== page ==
Edibles

by Carol Riley, Staff Writer

January. The first month of a new year filled with the promise of new beginnings. I always feel a little thrill of excitement and anticipation of what the year will bring, and because this is a column about food, I get excited about what is available in the markets for January.

Citrus is a star during the winter months, plentiful and delicious grapefruit, oranges, lemons and limes. Grapefruit is one of my favorite fruits. Originating in Barbados, this gem is low in calories and loaded with vitamin C. I’m sharing a recipe for Grapefruit and Avocado Salad that brings a burst of color and flavor to your menu. This salad is a wonderful complement to shrimp or crab. Grapefruit loves the richness of avocado, and avocado loves the acidity of the citrus. If grapefruit is a problem for you, feel free to substitute a Cara Cara navel orange, believed to have developed as a spontaneous bud mutation on a Washington navel orange tree.

Root vegetables are also plentiful during the winter months. Carrots, onions, and potatoes are perhaps the most popular but beets, celery root, kohlrabi, parsnips, radishes, rutabagas, turnips, and winter squash are also popular. Roasted winter vegetables are a healthy and delicious way to get vitamins A, C and K and improve your digestion. Beets are known to help lower blood pressure. My pick in this group is Butternut squash. Rich in minerals and disease-fighting antioxidants, this low-calorie, fiberrich winter squash may help you lose weight and protect against conditions like cancer, heart disease, and mental decline. A recipe for one of my favorite soups follows—it’s a vegan recipe but don’t be put off if vegan is not your thing. This velvety-textured soup with a delicate flavor is a winner, and roasting the squash makes it easier to remove the seeds and flesh and brings an added depth of flavor to your soup. Enjoy!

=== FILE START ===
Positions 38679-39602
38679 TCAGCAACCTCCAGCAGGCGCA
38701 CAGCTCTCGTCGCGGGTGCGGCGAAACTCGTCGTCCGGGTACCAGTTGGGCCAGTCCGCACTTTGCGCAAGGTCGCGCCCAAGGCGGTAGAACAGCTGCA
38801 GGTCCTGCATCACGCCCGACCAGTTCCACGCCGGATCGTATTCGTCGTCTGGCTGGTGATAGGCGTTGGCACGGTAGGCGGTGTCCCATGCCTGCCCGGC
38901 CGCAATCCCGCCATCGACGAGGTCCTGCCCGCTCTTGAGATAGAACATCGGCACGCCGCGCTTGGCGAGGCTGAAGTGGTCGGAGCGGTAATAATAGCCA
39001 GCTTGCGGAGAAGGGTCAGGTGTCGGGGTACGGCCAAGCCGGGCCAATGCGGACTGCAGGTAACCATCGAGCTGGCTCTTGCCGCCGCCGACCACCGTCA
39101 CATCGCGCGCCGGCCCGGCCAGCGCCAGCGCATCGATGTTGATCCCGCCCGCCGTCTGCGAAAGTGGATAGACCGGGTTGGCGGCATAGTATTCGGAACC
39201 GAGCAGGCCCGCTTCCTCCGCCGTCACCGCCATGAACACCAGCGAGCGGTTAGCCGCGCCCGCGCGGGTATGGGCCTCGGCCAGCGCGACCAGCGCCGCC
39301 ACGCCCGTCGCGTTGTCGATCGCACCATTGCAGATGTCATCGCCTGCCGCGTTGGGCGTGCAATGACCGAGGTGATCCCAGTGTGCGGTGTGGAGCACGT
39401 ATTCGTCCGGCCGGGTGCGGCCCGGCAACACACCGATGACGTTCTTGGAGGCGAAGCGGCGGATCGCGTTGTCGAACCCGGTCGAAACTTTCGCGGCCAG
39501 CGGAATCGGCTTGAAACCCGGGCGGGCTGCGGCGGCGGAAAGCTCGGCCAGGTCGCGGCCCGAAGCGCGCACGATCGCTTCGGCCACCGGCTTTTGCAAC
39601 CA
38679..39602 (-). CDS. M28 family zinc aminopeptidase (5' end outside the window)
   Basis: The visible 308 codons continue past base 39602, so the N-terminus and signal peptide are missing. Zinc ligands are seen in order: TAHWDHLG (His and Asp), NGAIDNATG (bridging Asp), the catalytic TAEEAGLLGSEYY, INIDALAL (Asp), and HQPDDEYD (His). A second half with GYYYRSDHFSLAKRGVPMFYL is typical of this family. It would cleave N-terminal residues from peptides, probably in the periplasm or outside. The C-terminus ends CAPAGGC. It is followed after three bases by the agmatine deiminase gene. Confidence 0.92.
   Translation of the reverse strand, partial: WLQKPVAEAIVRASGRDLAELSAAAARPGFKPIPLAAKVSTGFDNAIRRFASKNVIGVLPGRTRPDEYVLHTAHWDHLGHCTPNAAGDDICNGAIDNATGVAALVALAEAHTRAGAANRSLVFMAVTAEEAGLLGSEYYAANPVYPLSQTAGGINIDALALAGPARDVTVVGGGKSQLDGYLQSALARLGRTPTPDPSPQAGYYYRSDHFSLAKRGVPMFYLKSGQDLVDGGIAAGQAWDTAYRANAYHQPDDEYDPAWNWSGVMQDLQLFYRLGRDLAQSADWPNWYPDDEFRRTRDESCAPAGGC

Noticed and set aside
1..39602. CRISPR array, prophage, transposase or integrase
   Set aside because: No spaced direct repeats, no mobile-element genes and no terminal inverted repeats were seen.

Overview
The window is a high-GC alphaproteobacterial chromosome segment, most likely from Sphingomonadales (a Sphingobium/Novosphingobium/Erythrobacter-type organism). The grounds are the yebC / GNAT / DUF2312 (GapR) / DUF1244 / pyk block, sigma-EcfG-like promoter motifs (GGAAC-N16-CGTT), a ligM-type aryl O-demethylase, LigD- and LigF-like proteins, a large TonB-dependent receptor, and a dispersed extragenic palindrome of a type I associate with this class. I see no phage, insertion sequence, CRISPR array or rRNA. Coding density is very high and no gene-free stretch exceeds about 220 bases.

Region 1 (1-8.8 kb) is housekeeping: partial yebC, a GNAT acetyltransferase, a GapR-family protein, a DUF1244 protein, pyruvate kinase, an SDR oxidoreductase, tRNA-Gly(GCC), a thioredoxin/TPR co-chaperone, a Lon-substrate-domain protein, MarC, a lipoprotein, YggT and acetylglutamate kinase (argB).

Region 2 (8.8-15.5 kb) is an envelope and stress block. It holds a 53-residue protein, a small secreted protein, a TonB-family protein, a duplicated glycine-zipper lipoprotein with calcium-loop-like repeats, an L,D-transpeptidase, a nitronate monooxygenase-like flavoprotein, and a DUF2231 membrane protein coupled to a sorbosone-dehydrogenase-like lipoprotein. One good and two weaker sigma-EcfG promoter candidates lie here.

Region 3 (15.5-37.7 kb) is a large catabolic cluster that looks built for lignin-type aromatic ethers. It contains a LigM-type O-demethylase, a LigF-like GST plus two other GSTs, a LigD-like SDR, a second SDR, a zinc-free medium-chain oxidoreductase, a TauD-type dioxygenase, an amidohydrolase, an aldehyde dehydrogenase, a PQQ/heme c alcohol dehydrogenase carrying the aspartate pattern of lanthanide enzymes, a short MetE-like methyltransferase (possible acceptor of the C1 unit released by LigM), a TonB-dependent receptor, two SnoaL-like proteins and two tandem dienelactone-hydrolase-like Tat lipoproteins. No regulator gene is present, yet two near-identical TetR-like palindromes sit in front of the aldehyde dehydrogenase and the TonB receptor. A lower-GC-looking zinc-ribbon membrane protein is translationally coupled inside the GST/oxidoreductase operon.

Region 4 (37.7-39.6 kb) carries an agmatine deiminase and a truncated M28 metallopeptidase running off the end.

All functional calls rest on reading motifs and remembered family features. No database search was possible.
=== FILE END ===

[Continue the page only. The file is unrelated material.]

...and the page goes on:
Grapefruit Avocado Salad

The vinaigrette recipe makes more dressing than you will need. Refrigerate the extra in a jar and save to dress another salad!

Ingredients

  • 2 ripe avocados, peeled and sliced
  • 2 grapefruits, peeled, segmented, seeds removed
  • Lettuce (butter lettuce is nice here)

Citrus vinaigrette:

  • 1/2 shallot, minced (1 tablespoon)
  • 1 1/2 teaspoons chopped fresh oregano or 1/2 teaspoon dried oregano
  • 1 1/2 teaspoons lime zest
  • 3 tablespoons lime juice
  • 1/2 cup olive oil
  • 1 teaspoon sugar
  • 1/4 teaspoon kosher salt

Combine ingredients for vinaigrette in a jar and set aside while you make the salad. Arrange lettuce on a serving plate, alternate slices of avocado and citrus, drizzle with vinaigrette and serve.

Butternut Squash Soup Ingredients

  • 1 (3 to 3 1/2-pound) butternut squash
  • 2 teaspoons kosher salt, divided, or to taste
  • 6 bushy sprigs fresh thyme, divided
  • 1 tablespoon extra-virgin olive oil
  • 1 large yellow onion, chopped
  • 3 large cloves garlic, thinly sliced
  • 2 medium carrots, thinly sliced (about 1 cup)
  • 2 bay leaves
  • 1 (13.5-ounce) can light coconut milk
  • 1 cup water (or vegetable broth), plus more as needed
  • 1 tablespoon lemon juice
  • 1 to 2 tablespoons pure maple syrup, to taste
  • Optional garnishes: homemade croutons, fresh thyme, coconut milk, cayenne pepper and/or black pepper

Directions

  1. Cut the stem end from the squash. Cut the squash in quarters, season with salt and pepper, and lay cut side down on a baking sheet lined with parchment paper. Roast in a preheated 400°F oven for one hour until a paring knife slides easily into the squash. Remove from oven and allow to cool.
  2. While the squash roasts, make the soup base. Heat the olive oil in a large saucepan or Dutch oven over medium heat. Add the onion, garlic, carrot, 4 sprigs of thyme, bay leaves, 1 teaspoon salt, and 1/2 teaspoon pepper. Sauté until the onion is very tender and translucent and the carrot is nearly tender, 7 to 10 minutes. If the onion begins to brown, drop the heat a bit. You don’t want the vegetables to brown.
  3. Add the coconut milk and water or broth. Adjust the heat so the liquid simmers. Simmer for about 10 minutes to infuse the flavors into the broth.
  4. Remove from the heat and use tongs to pluck out and discard the thyme and bay leaves (don’t worry about removing any tiny thyme leaves that drifted into the broth)
  5. Add the lemon juice, maple syrup, and remaining 1/2 teaspoon salt (or to taste) to the pot. If using a standard blender, transfer the roasted squash and coconut broth to the blender.
  6. Note: liquid is hot so leave the blender top slightly open. If using an immersion blender, put the squash into the pot with the broth.
  7. Blend until very creamy and smooth with no visible bits of vegetables. If the soup is too thick, add more water or broth as needed and blend again. Taste, adding more salt and/or pepper as desired.